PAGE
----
EC finds Google guilty of abusing Android dominance - Mobile World Live

EC finds Google guilty of abusing Android dominance

20 APR 2016

Google was accused of “stifling competition and innovation” by EU competition commissioner Margrethe Vestager as she explained how the search giant used Android to impose unfair restrictions on device manufacturers and operators.

Following an investigation that opened in April last year, the commission reached a preliminary view that Google broke EU antitrust rules.

The search giant has been sent a statement of objections and has 12 weeks to respond with the option of an oral hearing with the antitrust regulator.

Quizzed about possible remedies, Vestager would only say that “the remedy here is simple: stop practices that are damaging innovation and competition.”

She was also asked whether EU competition investigations into Google and other US firms was a form of European protectionism, a frequent complaint from the other side of the Atlantic.

“it is not our job to defend companies, our job is to make sure there is competition. If a company grows to be dominant, that is fine. It might even be a motivation for them. But if dominance is abused then we have an issue. That is the task for the EU, no matter what flag or nationality of company,” she stated.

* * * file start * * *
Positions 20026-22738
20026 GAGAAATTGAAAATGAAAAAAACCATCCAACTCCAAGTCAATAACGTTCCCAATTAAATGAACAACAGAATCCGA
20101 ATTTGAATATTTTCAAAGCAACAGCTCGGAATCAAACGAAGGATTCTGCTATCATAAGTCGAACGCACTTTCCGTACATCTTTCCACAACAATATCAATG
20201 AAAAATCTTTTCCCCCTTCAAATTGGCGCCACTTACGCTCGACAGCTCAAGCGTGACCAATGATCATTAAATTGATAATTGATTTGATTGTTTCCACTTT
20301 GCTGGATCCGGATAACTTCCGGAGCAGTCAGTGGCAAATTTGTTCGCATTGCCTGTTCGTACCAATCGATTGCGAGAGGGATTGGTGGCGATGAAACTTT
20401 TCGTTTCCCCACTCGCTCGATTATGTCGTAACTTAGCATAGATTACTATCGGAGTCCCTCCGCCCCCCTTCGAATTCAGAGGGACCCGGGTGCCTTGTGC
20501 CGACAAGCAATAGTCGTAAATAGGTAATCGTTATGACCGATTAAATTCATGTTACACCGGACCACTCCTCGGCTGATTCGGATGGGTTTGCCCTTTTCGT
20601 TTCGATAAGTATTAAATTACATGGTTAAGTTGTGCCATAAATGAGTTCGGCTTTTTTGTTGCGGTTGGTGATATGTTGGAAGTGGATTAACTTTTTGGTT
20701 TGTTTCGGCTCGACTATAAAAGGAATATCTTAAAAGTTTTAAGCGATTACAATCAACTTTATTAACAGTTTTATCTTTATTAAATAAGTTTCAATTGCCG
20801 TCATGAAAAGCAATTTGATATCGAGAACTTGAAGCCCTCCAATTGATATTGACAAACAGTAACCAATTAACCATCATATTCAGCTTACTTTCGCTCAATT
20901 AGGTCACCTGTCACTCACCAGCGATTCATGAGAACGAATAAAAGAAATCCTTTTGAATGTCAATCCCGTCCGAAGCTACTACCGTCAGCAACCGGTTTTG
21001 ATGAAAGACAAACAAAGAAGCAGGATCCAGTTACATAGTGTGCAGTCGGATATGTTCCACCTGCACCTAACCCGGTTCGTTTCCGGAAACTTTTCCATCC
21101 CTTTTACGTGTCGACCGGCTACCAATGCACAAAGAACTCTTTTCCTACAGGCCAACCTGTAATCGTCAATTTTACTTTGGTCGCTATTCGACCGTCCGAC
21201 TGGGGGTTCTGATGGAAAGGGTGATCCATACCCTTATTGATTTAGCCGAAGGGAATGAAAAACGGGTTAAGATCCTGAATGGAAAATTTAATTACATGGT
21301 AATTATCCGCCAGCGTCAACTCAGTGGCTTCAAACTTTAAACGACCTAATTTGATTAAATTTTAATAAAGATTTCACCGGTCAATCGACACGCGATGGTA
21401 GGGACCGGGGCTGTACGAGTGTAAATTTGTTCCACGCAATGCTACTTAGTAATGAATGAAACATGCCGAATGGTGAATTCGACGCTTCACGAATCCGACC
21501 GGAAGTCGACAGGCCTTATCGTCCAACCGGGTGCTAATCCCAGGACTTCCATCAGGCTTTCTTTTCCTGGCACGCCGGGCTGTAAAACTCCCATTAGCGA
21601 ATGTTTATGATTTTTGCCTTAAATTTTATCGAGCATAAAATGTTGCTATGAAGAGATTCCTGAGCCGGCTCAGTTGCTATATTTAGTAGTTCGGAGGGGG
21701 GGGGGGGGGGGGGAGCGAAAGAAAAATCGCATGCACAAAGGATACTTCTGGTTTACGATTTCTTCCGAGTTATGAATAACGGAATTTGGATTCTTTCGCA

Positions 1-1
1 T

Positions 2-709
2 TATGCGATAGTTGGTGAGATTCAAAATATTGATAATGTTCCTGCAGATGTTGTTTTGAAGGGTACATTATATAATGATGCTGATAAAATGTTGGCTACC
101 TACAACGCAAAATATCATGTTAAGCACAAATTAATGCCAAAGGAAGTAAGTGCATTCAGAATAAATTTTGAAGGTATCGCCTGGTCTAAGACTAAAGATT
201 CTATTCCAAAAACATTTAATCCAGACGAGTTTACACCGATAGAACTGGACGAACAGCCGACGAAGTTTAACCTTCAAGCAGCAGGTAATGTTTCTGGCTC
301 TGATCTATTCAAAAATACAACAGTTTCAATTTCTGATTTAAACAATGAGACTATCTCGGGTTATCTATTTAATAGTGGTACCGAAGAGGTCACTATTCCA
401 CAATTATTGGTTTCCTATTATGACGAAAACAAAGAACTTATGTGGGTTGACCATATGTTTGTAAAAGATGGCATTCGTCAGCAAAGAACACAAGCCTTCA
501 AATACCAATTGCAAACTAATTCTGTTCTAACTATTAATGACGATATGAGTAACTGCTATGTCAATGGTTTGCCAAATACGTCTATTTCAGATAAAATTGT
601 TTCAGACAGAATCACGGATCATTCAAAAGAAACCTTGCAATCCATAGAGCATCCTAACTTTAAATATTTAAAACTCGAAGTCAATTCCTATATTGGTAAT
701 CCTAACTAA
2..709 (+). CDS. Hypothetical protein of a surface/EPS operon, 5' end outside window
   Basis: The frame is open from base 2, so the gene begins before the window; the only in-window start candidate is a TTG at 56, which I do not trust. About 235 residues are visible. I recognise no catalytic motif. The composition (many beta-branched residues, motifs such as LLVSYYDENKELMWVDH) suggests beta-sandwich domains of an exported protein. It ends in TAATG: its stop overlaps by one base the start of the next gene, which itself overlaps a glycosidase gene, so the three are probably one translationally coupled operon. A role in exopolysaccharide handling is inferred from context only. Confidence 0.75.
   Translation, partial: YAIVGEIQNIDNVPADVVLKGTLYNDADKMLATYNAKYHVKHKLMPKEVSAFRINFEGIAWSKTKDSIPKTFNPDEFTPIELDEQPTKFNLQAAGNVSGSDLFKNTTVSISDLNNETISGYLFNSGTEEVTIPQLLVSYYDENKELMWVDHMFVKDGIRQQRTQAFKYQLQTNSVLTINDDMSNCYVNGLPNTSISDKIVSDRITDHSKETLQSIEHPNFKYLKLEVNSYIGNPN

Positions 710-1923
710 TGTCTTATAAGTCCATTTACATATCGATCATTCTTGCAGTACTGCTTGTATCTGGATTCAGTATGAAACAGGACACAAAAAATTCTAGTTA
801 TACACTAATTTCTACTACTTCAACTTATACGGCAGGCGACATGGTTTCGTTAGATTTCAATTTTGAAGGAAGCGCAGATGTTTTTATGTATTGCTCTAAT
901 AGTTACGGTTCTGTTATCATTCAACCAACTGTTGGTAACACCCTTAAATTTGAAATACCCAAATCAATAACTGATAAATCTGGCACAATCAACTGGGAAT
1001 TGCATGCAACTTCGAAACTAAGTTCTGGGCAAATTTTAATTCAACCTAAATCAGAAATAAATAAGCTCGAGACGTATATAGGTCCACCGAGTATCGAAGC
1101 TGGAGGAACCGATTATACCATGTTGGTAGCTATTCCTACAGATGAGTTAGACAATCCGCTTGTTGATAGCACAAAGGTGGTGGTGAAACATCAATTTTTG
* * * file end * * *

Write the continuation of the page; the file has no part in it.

The EU found Google is dominant in three markets: general internet search services, licensable mobile operating systems for smartphones, and Android-based app stores.  The firm holds shares greater than 90 per cent in each of those markets in Europe, said the EU.

Google abused its dominance by requiring handset vendors to pre-install Google search and Chrome, and setting Google as the default search engine on their devices, as a condition for licensing certain Google apps.

Also, the company prevented vendors from selling smartphones and tablets running on forked versions of Android. Vestager did not say whose rival version of Android had lost out.

Thirdly, Google gave financial incentives to vendors and operators on condition they exclusively pre-install the company’s search engine on their devices. The accusation of financial incentives is a new one. Vestager admitted she didn’t know how much the incentives are worth but said they were in the form of revenue sharing arrangements “that prevents competition because of strength of financial incentive.”

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Richard Handford

Richard is the editor of Mobile World Live’s money channel and a contributor to the daily news service. He is an experienced technology and business journalist who previously worked as a freelancer for many publications over the last decade including...

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